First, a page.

A day trip from Chennai

Tuesday. Morning 6:30 am, we set off from Chennai.

Destination: The temple town of Sri Kalahasti.

Except for the spaghetti  traffic crush at the Padi junction, the ride is smooth, and we are soon cruising past Redhills, down the Nellore-Calcutta national highway. Somewhere on the highway we stop at a toll gate. The toll tariff for ‘same-day-return’ is just Rs 15/-.

A few kilometers before a place called Tada, there is a road branching left to Kalahasti, by the side of an overpass.   We were doing good time, making it here in just over an hour.

The road to Kalahasti was not bad at all. Pretty much motorable.  This is a forty plus few kilometers stretch, with fields on both sides, ..

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Soon we had hills in the horizon, and far on the right we could see the top of a temple tower..

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Sometime around 8:45 am or so, we were in Kalahasti town. Took a room in a hotel near the temple. Some pongal-vadaiu breakfast later, we set out for the temple.

Here is a picture of one of the temple entrance Gopurams.

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The temple is a huge one, spread over around 5 acres. It is on the banks of Swarnaukhi river, which is now, sadly,  a trickle. Going past the first Gopuram, we enter a long shopping street inside. Nice bustle, like a village fair. A riot of colors, little shanty shops, shopkeepers chanting sales mantras, it is a real consuming experience.

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At the end of the shopping street, there is an official ‘leave your footwear here’ place on the right.

We enter the temple proper, and there is a smaller gopuram on our right, leading to the shrines of Kasi Vishwanatha and Annapurneshwari, Going straight down, we find a long queue of people, leading to the Patala Ganapati shrine – the underground shrine of Vinayaka. Lots and lots of people with heads clean shaven. On the right is a mandapam where expert barbers offer tonsure services. There is a small two-pillared mandapam, in front of a shrine of Ganapati built flush into the temple wall.

We enter the hundred pillared hall built by Krishna Deva Raya. It is adorned with wonderful sculptures. Somewhere along the way we see Nandi, the bull, facing the temple wall – in fact facing an opening in the inner wall of the temple, with a direct view of the Lord of the Kshetra, Sri Kalahasteeshwara.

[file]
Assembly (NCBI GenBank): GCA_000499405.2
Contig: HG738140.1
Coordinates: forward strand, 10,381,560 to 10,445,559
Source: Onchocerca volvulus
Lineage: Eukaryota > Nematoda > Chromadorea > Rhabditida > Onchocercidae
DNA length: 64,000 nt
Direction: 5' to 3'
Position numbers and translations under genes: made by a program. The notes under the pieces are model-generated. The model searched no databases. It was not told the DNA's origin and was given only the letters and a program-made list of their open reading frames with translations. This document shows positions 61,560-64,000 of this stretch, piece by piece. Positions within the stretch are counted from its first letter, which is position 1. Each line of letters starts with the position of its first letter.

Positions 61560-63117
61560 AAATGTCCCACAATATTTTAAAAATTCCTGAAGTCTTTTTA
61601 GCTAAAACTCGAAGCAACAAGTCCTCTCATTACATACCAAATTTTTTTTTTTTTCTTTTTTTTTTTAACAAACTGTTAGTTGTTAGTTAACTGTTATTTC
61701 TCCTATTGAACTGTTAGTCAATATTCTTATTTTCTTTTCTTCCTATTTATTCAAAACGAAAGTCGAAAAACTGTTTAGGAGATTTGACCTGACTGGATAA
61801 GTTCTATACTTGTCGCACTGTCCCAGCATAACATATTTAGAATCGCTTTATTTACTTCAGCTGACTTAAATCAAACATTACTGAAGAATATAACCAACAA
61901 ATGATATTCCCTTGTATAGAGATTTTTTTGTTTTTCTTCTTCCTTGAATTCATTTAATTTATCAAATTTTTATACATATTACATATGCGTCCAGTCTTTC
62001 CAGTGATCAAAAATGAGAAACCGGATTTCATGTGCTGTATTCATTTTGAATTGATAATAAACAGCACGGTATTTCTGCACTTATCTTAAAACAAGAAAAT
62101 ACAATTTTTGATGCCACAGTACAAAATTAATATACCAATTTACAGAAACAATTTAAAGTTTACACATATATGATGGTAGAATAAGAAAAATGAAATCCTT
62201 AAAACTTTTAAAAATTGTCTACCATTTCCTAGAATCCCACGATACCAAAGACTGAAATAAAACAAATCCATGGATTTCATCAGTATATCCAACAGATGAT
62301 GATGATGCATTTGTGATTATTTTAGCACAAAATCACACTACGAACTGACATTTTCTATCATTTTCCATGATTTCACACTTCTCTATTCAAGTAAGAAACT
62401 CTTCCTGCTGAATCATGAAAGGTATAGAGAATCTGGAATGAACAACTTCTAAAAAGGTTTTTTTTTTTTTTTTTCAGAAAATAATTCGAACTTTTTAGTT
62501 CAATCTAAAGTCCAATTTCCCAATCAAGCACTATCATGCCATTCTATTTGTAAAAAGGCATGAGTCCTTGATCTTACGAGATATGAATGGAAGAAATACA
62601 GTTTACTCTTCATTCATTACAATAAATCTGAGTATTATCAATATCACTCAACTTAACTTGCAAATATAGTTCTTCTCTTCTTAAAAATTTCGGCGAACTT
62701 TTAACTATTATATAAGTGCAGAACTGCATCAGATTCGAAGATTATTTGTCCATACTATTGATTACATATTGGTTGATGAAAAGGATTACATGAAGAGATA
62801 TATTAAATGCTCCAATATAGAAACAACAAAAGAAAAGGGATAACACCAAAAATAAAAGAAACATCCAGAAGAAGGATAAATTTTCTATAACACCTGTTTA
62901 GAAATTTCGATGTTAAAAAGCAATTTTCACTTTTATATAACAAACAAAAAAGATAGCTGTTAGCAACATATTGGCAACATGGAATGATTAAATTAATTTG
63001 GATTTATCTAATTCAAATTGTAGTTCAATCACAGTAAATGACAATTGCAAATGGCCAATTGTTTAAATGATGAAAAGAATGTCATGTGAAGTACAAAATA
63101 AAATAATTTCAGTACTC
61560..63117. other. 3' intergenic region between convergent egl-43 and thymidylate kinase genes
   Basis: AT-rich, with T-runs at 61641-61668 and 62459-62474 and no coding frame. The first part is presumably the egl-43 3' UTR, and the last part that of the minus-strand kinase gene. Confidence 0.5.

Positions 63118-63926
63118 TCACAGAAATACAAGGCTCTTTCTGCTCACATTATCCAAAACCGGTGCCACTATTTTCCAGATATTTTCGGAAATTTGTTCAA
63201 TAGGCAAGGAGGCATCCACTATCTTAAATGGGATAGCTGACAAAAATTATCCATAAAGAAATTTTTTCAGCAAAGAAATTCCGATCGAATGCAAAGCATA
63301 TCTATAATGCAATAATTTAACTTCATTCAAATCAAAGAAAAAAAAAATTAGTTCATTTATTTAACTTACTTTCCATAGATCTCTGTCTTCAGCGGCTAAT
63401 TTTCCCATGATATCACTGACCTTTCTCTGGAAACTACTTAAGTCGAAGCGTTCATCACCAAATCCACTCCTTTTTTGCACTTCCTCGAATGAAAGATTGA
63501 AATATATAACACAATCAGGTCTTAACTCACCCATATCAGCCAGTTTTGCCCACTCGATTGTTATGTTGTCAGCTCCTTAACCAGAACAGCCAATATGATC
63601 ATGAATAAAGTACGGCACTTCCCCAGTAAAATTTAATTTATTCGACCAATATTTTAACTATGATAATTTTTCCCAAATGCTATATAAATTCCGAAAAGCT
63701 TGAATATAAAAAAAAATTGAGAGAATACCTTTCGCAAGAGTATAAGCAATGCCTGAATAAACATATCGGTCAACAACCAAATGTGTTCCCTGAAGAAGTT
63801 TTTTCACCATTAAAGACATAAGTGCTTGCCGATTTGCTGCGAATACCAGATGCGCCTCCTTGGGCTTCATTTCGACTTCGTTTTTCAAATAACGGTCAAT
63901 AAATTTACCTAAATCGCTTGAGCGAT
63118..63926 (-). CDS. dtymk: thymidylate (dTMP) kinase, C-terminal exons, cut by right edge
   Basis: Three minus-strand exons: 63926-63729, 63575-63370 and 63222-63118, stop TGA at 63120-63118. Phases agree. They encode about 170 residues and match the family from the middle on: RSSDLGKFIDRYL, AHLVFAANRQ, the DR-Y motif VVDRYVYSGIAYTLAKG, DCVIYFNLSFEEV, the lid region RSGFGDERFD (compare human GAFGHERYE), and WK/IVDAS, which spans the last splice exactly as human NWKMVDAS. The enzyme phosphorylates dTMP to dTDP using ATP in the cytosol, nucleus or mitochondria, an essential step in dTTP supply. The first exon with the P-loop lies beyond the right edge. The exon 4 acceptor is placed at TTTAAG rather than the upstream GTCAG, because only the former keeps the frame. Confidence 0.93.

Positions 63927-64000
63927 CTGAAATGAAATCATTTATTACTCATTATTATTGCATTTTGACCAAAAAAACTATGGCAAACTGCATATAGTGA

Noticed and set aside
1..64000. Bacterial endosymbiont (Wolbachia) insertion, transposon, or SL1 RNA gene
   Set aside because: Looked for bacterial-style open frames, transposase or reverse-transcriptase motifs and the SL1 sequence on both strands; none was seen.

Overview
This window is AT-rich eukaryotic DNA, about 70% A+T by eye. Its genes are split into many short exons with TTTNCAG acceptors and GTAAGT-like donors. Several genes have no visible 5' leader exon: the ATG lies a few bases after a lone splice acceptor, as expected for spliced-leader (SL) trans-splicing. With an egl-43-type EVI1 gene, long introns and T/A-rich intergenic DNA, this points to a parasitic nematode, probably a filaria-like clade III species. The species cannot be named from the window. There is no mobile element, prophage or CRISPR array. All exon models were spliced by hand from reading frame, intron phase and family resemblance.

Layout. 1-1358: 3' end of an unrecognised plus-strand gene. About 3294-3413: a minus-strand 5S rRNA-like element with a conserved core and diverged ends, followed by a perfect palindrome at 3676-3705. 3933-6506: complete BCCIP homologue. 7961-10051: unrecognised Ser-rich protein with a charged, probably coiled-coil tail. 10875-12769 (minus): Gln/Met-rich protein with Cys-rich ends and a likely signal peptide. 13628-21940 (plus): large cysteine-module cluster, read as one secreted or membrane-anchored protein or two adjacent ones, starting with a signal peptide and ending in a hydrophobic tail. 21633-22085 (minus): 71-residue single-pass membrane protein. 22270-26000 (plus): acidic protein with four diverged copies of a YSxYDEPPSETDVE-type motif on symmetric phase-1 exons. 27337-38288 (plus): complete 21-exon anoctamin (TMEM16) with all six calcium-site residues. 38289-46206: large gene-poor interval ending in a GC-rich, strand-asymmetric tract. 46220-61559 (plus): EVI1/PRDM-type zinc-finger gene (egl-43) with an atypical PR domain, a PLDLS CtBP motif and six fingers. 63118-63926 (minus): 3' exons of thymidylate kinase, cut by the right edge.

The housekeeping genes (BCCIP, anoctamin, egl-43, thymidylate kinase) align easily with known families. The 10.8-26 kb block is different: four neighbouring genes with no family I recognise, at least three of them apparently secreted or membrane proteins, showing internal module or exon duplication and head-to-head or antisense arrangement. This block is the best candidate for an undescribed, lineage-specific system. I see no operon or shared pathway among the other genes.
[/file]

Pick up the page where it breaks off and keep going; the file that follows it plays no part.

We enroll for Rudrabhishkea. The sankalpa performed by the temple priests is awesome. The temple reverberates with the power of the mantras that they chant. First abhishekam is to the Goddess of the Kshetra, Jnanaprasoonambika. A beautiful, tall idol of the Goddess is bathed with sacred waters, accompanied by prayer chants. What an ambiance!

Next, we proceed to the main sanctum-sanctorum, of Lord Sri Kalahastishwara. This place is one of the panca-bhoota-sthala, the five primary places of worship of Lord Siva, associated with the primary elements. Kalahasti is Vayulinga, associated with ‘wind’ element. Inside the sanctum, there are lamps whose flame are always flickering, blown by wind, indicating the presence of Vayulinga. The physical idol is a tall Siva linga, at least around 4 or 5 feet high, narrow, with a jagged top, resembling hoods of a snake. The name Sri Kalahasti comes from three unique devotees – Sri the spider, Kala the snake, and Hasti the elephant, who worshipped Siva here. The priest shows the marks of these three in the idol in the sanctum-sanctorum. The abhishekam of the Lord to the accompaniment of Rudra chant is a very elevating experience.

Around 1 pm, we step out of the temple to have some lunch. We get back to the temple by 2:30 pm or so. This temple is really huge, and takes some seeing. Around 3 pm, one sees long rows of people performing kala-sarpa-dosha-nivarana puja. People  who have to appease the effects of Rahu-Ketu dasha come here and offer worship to Rahu-Ketu.

There are so many shrines and idols. There must be scores of Siva lingas all over. A thousand faced siva linga, a hundred and eight faced siva linga, and so on. A temple well (now closed) has the waters of Patala Ganga. The temple has seen the contribution of several lines of Kings, starting from the Pallavas, followed by Tondaman, Kulothunga Chola, down to Krishna Deva Raya and more. Nattukottai Chettiars are also said to have contributed a great amount to the temple.

All in all, this sacred Siva Kshetra is a must see. It can be easily done as a day trip from Chennai. The temple does draw large crowds, so it may be better to go on a non-holiday. Next to the temple is a hill, steps leading up to the temple of the great Saivaite saint Kannappa Nayanar – the hunter saint. It is to Kalahastishwara that Kannappa offered his very eye. The temple has heard the singing of Appar, Sundarar, and Jnana Sambandar. No wonder the temple is known as Dakshina Kailasha .

Signing off this post with a picture of one of the old trees in the temple.

Nama Sivaya!

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